Marvel Bravera SC5 NVMe PCIe 5.0

One of the first Flash controllers to support PCI Express 5.0 is the Marvell Bravera SC5. Which allows data to be transmitted with a bandwidth of 14 GB / s under a 4-line PCI Express 5.0 bus, which means doubling the bandwidth with respect to the same number of lines under PCI Express 4.0, but neither does it imply saturating the bus in both cases, since they can reach 16 GB / s and 7 GB / s respectively.

It must be taken into account that a flash controller works in the same way as the interfaces that communicate the RAM or VRAM memory with the CPUs and GPUs. They are in charge of processing the read and write requests made by the processor. And since today we already have several cores in the CPU, it is very important that there is a large number of access channels in a flash controller. The Marvell Bravera SC5 It has 16 channels in total, so you can connect up to 16 single channel or 8 dual channel NAND Flash chips.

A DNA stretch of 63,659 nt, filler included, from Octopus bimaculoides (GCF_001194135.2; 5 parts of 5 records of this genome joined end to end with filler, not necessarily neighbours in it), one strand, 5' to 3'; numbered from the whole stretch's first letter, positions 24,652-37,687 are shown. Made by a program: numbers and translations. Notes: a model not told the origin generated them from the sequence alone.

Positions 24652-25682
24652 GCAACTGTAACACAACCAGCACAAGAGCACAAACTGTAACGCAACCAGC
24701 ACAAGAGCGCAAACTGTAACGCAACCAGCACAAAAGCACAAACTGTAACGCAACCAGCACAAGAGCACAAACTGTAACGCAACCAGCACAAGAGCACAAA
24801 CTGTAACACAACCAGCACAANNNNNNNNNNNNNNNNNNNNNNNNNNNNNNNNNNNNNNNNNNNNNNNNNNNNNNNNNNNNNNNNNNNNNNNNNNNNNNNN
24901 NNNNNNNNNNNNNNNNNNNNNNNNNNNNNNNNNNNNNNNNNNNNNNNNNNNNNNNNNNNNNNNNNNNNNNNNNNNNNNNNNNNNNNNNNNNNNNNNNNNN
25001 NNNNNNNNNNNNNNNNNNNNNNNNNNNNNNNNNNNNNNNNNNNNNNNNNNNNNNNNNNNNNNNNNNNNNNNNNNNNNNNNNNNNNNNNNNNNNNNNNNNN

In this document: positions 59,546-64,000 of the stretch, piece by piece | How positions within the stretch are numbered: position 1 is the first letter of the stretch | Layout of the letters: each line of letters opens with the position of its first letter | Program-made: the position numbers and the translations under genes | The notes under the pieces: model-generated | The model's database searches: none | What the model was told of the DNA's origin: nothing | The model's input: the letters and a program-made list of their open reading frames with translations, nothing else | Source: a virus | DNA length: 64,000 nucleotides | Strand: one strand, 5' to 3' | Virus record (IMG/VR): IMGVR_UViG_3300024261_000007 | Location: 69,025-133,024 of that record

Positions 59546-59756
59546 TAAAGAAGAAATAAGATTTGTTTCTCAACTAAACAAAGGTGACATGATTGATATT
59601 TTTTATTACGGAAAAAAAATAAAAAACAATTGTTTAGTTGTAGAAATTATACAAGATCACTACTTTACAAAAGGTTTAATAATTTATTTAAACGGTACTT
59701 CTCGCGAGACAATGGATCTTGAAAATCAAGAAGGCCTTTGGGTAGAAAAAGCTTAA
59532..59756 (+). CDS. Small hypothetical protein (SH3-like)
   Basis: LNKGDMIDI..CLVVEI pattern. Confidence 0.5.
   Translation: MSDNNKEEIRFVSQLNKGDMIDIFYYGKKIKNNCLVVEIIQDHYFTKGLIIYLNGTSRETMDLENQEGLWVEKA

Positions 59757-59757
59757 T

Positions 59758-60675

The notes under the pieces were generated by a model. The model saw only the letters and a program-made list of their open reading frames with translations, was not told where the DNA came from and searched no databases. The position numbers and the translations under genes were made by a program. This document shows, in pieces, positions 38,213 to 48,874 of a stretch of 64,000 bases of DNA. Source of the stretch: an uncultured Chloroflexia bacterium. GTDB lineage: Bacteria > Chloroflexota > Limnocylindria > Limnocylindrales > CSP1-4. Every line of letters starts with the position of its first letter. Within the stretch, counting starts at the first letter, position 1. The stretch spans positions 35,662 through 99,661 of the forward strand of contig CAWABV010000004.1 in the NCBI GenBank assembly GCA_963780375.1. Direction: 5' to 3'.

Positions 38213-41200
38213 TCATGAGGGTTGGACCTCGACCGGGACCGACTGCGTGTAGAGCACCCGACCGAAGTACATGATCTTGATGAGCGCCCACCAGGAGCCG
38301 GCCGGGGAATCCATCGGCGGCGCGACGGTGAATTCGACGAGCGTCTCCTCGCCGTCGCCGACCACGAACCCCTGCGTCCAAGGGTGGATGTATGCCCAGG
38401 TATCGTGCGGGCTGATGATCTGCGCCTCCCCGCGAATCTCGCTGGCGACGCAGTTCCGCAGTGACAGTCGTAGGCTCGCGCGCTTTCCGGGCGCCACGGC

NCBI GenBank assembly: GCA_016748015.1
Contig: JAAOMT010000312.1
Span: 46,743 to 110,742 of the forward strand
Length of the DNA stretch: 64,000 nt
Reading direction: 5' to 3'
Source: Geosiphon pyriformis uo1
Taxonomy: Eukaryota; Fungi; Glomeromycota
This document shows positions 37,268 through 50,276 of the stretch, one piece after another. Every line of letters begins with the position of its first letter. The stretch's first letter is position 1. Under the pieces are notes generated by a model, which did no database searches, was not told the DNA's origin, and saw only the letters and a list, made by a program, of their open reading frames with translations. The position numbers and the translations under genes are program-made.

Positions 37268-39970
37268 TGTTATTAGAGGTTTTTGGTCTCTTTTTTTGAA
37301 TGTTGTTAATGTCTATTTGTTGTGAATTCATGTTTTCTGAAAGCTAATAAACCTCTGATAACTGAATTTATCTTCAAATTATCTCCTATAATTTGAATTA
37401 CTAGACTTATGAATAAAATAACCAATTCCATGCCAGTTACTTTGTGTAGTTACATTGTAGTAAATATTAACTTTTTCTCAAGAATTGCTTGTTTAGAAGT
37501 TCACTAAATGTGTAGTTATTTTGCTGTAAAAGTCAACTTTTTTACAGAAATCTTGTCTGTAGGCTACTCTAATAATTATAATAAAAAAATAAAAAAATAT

Channels are the number of NVMe memory chips that the flash controller can talk to simultaneously. The low-end NVMe SSDs usually have 2 or 4 channels, the high-end 8 channels and we have special cases like the PlayStation 5 SSD with 12 channels. The fact that the Marvell Bravera SC5 has 16 channels not only allows it to have a large storage capacity, but shows that it is a controller designed for the server market and not for home PCs.

High bandwidth requires high computing capacity

BInario Bridge

Moving data from one memory to another is one of the biggest nightmares that hardware architects have faced in the entire history of computing. Bulk moving requires that the CPU or GPU spend a good time running the relevant executions for it. That is why, since the dawn of time, hardware systems have been created that transfer data from one memory to another without the main CPU’s participation and that do so in much less time.